J.D. was born in the delta town of Greenville, Mississippi (also the birthplace of Muppets creator Jim Henson) on the same day Richard Nixon was elected president. He is of Irish-French-German-Cherokee-Choctaw decent, the oldest of 7 siblings, and attended 17 different schools (public and private) while moving back and forth between his mother and father. His great-great-great-great uncle was Horace Mann, the founder of the American Public School system. His father (Puddin – yep, that’s what they call him) is a welder/artist/amateur archaeologist and inventor. His mother (Sally) has had many professions, including concert promoter and owner of a country/western nightclub called The Headless Horseman, where as a young child, J.D. spent many school nights until the wee hours of the morning hanging out backstage and on stage with the likes of Hank Williams, Jr., Juice Newton, Jerry Lee Lewis, Johnny Paycheck, David Allen Coe, Ray Price, and many others.
After a short stint in college and a 15 month stint in the Marine Corps stationed at 29 Palms, California and after hanging out with some actors in L.A., J.D. thought he would give acting a shot. His only experience with acting had been playing the Prince in his pre-school production of The Nutcracker, and getting kicked out of his senior play, Oklahoma, after his second rehearsal because he and a friend drank a beer before hand. After the Marine Corps, he returned to Mississippi and worked as a debt collector for his mother’s collection agency. After a year of hating his job, he decided to return to college and get a degree in theatre at The University of Southern Mississippi. Once on stage at college, he knew acting was what he had to do. His second year in theatre, he was one of 20 finalists in the state selected to attend SETC (Southeastern Theatre Conference). In 1995, a friend offered J.D. a $1,000 to come to Los Angeles and perform a lead role in his play “Dylan’s Ghost” at the Morgan-Wixson Theatre in Santa Monica. J.D. took him up on the offer and left college a semester before graduating and since then has lived back and forth between Hollywood, California, Austin, Texas, and Oxford, Mississippi, where he just completed writing and directing his first independent feature _Glorious Mail(2005)_.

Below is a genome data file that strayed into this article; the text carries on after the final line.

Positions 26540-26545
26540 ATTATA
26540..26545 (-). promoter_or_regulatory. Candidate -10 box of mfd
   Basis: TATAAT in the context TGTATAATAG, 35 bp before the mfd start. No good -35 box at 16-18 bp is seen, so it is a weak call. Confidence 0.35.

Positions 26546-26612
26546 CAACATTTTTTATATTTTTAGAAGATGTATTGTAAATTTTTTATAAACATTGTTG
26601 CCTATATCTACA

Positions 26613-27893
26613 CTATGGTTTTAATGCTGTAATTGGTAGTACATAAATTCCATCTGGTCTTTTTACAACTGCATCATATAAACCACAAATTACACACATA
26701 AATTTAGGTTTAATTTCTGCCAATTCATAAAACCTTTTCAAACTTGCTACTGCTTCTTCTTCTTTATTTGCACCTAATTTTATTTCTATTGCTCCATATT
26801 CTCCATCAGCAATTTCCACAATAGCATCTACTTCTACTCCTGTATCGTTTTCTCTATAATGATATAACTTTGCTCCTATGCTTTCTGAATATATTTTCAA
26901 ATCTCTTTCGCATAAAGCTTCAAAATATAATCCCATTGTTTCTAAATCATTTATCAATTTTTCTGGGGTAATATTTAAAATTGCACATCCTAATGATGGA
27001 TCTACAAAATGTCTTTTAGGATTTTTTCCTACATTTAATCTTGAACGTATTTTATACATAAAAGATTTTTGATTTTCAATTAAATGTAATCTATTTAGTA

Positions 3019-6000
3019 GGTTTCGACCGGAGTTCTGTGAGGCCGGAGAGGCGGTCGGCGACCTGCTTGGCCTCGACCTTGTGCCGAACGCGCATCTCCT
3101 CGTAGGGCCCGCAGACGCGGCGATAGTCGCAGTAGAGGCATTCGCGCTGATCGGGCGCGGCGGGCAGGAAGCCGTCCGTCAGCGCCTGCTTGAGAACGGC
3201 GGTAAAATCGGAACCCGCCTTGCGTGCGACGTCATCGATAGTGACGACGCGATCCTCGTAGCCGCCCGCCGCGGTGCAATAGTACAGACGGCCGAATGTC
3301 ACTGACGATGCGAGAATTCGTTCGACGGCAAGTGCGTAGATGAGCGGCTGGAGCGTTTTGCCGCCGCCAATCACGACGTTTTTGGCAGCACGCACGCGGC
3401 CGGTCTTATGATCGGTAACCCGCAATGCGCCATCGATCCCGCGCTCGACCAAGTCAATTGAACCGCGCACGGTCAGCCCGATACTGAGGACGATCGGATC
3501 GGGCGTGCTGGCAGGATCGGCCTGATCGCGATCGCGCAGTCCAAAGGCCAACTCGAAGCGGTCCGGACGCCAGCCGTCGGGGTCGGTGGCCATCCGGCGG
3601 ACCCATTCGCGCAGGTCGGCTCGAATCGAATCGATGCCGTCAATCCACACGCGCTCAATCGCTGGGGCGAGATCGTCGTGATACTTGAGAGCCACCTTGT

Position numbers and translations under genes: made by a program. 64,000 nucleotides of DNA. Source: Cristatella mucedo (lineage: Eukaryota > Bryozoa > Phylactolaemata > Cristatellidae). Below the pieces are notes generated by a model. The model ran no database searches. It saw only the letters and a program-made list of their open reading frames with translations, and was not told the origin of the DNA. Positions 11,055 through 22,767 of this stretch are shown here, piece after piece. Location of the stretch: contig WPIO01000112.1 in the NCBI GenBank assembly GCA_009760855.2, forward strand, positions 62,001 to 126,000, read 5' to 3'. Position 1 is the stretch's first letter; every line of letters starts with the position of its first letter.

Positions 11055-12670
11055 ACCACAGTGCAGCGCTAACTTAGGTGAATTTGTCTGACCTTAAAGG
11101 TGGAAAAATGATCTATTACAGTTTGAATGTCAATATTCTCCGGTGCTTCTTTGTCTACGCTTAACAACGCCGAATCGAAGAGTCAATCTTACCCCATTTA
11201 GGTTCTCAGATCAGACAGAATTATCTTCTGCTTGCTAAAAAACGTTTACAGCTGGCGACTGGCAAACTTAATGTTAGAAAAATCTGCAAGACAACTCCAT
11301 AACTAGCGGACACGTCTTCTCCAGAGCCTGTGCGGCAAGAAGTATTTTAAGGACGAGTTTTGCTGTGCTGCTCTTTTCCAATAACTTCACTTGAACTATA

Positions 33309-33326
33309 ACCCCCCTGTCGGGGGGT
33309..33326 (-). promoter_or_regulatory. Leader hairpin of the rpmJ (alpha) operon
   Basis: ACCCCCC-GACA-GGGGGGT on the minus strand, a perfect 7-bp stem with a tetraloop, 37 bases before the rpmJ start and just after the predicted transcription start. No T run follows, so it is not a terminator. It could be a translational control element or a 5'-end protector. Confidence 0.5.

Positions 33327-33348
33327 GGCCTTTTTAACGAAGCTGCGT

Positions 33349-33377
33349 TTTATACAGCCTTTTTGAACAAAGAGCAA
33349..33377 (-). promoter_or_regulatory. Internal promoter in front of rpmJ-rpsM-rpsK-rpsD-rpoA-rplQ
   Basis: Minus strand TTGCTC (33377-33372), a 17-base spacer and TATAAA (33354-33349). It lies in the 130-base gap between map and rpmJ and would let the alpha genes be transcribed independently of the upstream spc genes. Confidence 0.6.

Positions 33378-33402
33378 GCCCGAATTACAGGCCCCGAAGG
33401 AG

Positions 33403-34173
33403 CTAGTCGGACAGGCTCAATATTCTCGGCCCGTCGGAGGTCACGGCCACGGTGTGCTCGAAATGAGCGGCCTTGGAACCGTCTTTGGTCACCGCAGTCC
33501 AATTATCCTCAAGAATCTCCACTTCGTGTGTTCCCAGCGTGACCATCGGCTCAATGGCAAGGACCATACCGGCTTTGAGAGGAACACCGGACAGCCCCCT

Even though he appeared on the short-lived game show, Hollywood Showdown with Todd Newton and won nearly $12,000, his friends like to tell him that he’s almost one lucky son of a gun. Mainly because he’s come so close to landing lead roles in major films so many times, usually being the director’s second choice. In 2004 his luck proved true once again when he purchased a $100 raffle ticket and was 1st Runner Up (2nd Choice) for a $250,000 house in United Way’s New Home Giveaway, where instead he won an artist’s print worth $80.